I purchased some cheap metal coat hooks and bolted them to the walls of my classroom. I kept them high enough so students can walk underneath. Another option would be to run the fishing line across the classroom and attach them to the end of desks. The weight will keep the fishing line taunt as the kids work with the lines. Use a rag or paper towel to grease the lines with silicon grease (helps reduce friction). Mark a point on the fishing line approximately 3 meters from the start. I stick little flags in the ceiling to designate the three meters (serves as a starting line).

Print out a copy of the Station Markers. Tape 'Station 6' marker card down to the desk where you intend students will conduct this activity. Each station marker identifies where the activity will take place and provides directions for completing the activity.

Print out a copy of Newton's Laws Exposition packet for each student. The packet includes directions and questions to answer. If you are performing this lesson as a single activity you will only need to print out Activity 6.

This activity is designed to accompany other Newton's Laws Activities. I run this unit as a three day exposition. Day 1 is reserved for showing all the students the nine activities. Days 2 and 3 allow for an eight minute rotation. I typically have my students experience five activities (40 minutes) on Day 2 and four activities (32 minutes) on Day 3 followed by a recap of the events.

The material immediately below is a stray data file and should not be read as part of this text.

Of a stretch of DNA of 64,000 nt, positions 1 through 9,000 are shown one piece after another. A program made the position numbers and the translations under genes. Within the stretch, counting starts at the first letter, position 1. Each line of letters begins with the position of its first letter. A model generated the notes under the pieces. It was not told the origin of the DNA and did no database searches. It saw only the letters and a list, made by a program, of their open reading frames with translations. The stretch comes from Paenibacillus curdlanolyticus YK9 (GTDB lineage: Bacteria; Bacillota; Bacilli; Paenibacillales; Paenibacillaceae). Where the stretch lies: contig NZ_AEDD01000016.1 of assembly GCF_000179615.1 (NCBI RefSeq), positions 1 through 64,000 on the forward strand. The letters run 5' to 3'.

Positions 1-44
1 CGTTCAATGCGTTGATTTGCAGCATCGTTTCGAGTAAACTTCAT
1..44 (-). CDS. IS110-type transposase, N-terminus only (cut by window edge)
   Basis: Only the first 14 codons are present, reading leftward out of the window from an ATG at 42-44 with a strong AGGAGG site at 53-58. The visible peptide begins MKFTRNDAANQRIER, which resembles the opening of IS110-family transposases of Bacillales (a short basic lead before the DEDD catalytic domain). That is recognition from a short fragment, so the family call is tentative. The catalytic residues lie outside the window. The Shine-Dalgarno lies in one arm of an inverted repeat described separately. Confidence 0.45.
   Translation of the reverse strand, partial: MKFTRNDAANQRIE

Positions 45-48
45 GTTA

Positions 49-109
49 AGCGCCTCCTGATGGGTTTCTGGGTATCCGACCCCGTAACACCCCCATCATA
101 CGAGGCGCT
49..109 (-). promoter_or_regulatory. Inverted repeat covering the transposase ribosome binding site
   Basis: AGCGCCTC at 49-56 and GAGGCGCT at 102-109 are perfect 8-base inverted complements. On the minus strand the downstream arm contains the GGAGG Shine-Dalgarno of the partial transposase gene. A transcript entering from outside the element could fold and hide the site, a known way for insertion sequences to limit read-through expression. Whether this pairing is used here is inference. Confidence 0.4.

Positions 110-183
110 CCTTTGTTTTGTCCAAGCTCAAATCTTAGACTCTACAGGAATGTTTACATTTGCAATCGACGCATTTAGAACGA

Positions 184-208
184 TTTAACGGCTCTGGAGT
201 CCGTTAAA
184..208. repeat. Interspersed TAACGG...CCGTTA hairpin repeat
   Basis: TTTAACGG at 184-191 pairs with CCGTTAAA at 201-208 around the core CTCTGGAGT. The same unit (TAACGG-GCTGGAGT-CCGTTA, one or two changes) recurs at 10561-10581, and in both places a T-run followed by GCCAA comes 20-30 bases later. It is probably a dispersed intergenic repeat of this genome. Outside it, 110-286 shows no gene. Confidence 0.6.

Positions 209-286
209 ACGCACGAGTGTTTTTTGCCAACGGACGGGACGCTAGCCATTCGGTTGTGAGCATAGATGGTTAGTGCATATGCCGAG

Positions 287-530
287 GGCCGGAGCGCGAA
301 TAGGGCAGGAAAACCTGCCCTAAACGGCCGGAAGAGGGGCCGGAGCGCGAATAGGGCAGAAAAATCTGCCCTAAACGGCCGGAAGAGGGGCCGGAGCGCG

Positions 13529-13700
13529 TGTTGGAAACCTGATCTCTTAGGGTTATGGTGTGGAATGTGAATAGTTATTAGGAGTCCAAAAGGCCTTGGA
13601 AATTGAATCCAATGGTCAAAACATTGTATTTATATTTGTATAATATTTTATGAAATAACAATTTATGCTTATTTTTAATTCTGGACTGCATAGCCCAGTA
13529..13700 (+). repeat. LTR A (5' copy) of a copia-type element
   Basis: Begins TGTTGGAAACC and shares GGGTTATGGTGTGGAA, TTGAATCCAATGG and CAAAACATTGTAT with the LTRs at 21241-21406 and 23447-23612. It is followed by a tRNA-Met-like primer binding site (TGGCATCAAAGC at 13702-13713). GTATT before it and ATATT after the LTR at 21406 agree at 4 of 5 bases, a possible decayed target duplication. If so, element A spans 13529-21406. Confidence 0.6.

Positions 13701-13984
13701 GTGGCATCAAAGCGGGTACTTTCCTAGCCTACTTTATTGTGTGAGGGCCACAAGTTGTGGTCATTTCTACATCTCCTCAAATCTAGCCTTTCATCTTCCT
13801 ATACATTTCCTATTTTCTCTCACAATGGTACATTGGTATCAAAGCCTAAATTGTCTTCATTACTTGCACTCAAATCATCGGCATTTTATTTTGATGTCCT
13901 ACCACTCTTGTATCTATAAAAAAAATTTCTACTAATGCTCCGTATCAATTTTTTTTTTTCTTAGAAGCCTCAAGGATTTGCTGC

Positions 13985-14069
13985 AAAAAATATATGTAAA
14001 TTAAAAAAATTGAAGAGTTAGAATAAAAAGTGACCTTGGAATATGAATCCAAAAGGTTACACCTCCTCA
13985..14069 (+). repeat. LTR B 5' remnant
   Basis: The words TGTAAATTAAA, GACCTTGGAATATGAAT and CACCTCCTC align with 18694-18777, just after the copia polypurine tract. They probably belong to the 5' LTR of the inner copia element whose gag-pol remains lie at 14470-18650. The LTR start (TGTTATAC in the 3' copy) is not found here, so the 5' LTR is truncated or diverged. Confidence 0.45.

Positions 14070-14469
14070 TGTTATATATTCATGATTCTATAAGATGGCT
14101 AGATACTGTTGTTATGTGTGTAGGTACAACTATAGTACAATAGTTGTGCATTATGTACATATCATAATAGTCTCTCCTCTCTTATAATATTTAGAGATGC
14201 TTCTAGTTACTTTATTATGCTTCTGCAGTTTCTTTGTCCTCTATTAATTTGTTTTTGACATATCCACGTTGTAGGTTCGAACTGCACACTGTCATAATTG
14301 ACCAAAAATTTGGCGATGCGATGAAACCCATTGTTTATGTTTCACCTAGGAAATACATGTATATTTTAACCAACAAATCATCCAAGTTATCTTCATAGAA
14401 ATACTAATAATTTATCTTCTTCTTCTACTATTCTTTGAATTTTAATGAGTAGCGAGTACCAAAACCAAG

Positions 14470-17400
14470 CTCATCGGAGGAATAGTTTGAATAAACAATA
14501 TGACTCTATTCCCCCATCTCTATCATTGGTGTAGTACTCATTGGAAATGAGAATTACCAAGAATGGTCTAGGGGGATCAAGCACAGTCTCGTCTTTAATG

## Student Activity

8 minutes

Newton's Second Law will be in effect for this lesson. Newton's Second Law states that acceleration (a) is based upon force (F) applied to the object and the mass (m) of the object. A change in force or mass will change the object's acceleration. This law can be summed by the formula F=ma (Force = mass X acceleration).

Students will not know what specific law of motion they will be experimenting with. They will have to record what they see, gather evidence, and defend their thinking about what law is being manipulated.

Directions

1. Inflate two balloons of unequal size (one small and one large).
2. Tape each balloon to the straws.
3. Release at the same time.
1. Inflate two balloons of equal size (same size).
2. Tape 5 large paper clips to one balloon.
3. Tape one small paper clip to the other balloon.
4. Release at the same time.

Student Work Sample

## Extensions

45 minutes

Newton's Law are expressed in a multitude of ways in the English language because Newton's original text ' Philosophiæ Naturalis Principia Mathematica', often referred to as the 'Principia', was written in Latin (as were all scientific articles in that time) and translated into English. As such, there are many different translations, causing confusion with students.

I teach Newton's Three Laws using this translation.

1. An object in motion will reamin in motion and an object at rest will remain at rest - unless acted upon by another force.
2. Acceleration is based on force and mass (F=ma).
3. For every action there is an equal and opposite reaction.

To assit in teaching Newton's Law before this lesson is taught, I have included three Powerpoint lessons: